Facades are one of the major factors which influence the energy consumption of a structure. They act as an intermediate between the external and internal environment, providing occupants with thermal, visual and acoustic comfort. Buildings are one of the most dominant energy consumers with around 35 percent of final energy consumption.
Most of the time, facades are only associated with the aesthetics of a building without much consideration of functional or climatic aspects. The use of old construction material in facades is contributing to enormous heat ingress due to solar gain. In fact, a well-designed facade system can actually improve the energy efficiency and comfort level of people using the building. The various design principles for facades can be improved through climate analysis, building orientation, sun path analysis, day-lighting analysis, and materials selection process.
During design development, if areas with sun glare and shadow are taken care of, overall energy efficiency would automatically reach a new level of sustainable development.
Various innovative technologies have evolved which are responsive to different climatic conditions and target the unique needs of sustainable buildings in different climatic zones. In the future, climate-responsive facade systems of high performance will be designed to intelligently interact with HVAC and lighting systems. The facade’s efficiency is significantly dependent on the building’s location and orientation to the sun, as well as the materials and construction methods used in the facade. The design of high-performance buildings begins with determining the suitable form and orientation for the built structure. The use of glazing must be optimized for thermal efficiency, lighting, and solar heating. Facades are intended to regulate heat and light exchange while producing comfortable indoor environments with an overall reduction of energy load.
Extending the debate of architectural and construction advances, there are abundant terms being used in building industry such as kinetic facades, Trombe wall, solar glazed facades which aims to reduce energy efficiency and also to achieve the target of Net Zero Energy. Traditional facade solutions such as louvers and brick mesh patterns are also being integrated along with the adaptive facades. In addition, high-performance glasses with appropriate U-Value, R-Value, Solar Heat Gain Coefficient, and Visible Light Transmittance coefficient can enhance the energy efficiency.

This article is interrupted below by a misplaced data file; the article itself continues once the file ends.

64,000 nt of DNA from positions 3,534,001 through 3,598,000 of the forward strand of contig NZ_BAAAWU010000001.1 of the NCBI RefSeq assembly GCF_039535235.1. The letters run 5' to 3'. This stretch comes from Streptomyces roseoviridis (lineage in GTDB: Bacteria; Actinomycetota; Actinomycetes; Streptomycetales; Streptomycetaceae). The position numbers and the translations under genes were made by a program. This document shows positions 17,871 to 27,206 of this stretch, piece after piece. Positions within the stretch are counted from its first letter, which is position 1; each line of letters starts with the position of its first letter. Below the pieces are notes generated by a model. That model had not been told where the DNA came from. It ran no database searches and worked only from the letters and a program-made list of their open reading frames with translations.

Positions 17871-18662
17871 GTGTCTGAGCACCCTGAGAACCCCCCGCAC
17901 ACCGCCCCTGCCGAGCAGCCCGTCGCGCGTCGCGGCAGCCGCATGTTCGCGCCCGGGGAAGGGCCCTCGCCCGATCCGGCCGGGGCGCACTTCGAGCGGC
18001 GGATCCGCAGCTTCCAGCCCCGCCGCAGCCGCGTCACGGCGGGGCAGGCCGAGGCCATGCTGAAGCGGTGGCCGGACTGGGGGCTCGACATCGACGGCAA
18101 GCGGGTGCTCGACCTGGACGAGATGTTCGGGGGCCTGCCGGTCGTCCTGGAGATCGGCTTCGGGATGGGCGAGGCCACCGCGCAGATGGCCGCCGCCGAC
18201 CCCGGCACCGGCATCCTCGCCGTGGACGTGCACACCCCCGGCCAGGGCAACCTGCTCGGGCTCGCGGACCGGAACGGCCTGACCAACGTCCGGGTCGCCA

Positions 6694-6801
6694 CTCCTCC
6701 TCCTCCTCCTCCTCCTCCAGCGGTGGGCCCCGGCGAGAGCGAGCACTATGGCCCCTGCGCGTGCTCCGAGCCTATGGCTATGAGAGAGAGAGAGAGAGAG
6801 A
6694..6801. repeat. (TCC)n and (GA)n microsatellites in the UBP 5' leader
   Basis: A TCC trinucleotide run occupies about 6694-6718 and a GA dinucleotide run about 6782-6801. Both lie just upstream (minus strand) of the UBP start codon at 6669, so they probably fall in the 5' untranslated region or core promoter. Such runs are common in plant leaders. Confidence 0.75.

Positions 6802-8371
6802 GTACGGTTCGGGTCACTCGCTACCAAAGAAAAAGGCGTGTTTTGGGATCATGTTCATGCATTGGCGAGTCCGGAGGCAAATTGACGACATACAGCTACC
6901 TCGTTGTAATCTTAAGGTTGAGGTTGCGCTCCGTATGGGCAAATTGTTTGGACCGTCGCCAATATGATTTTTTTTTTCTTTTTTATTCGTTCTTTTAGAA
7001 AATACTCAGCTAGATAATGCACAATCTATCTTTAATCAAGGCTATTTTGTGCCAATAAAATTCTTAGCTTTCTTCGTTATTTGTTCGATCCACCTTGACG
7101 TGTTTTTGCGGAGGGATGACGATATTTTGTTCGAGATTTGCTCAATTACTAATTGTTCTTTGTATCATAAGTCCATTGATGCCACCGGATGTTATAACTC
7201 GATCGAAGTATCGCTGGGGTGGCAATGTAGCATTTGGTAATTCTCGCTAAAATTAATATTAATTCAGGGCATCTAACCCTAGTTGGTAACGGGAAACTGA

With new advanced material and technology, contemporary architecture has taken its turn towards dynamic and static designs. These kinds of dynamic and kinetic designs help a lot in the progress of sustainable and climate-responsive architecture.
Light Projection Dynamic Facade
A built project in Cheonan, Korea has a kind of a dynamic facade based on projection lighting. The amazing strategy of backlight projection creates an optical illusion that differentiates details and resolution of the facade. The structure has straight layers of composite aluminum cladding which creates a wave-like appearance.
Algae Powered Facade
The first bio adaptive facade was built in Hamburg, Germany in 2013 by an engineering firm Arup. These microorganisms are continues supply of carbon dioxide with liquid nutrients that are transferred through a water circuit to the technical room where it is fermented in a biogas plant. The process generates renewable energy and provides a shaded environment for the occupants inside the building.
Metal Screening Panels
Eskenazi Hospital, located in Indianapolis is designed by Urbana Architecture; which features a new and improved version of the dynamic facade. Around 7000 angled metal panels are installed on the facade of the hospital. Colors of the panels keep changing from yellow to gray or vice versa as one walks around the structure. The design keeps on altering because of the dynamic panels which add beautiful aesthetics to the building.
Metal Mesh Facade
The metal mesh is a breathing facade that that reacts to heat in an environmentally responsive way. He metal sheets of the facade curls on heating which provides shaded surface and well-ventilated areas under the shell-like structure. The material is laminated with two different metals that react to sunlight differently. The thin metal panels curl up to allow sunlight and air to pass through and then closed up when the structure is cool enough to provide a comfortable environment inside the building.
Facade brings a character and personality to the building. It should be aesthetic, but it should not be just treated as a design element. It is a very essential parameter for sustainable architecture.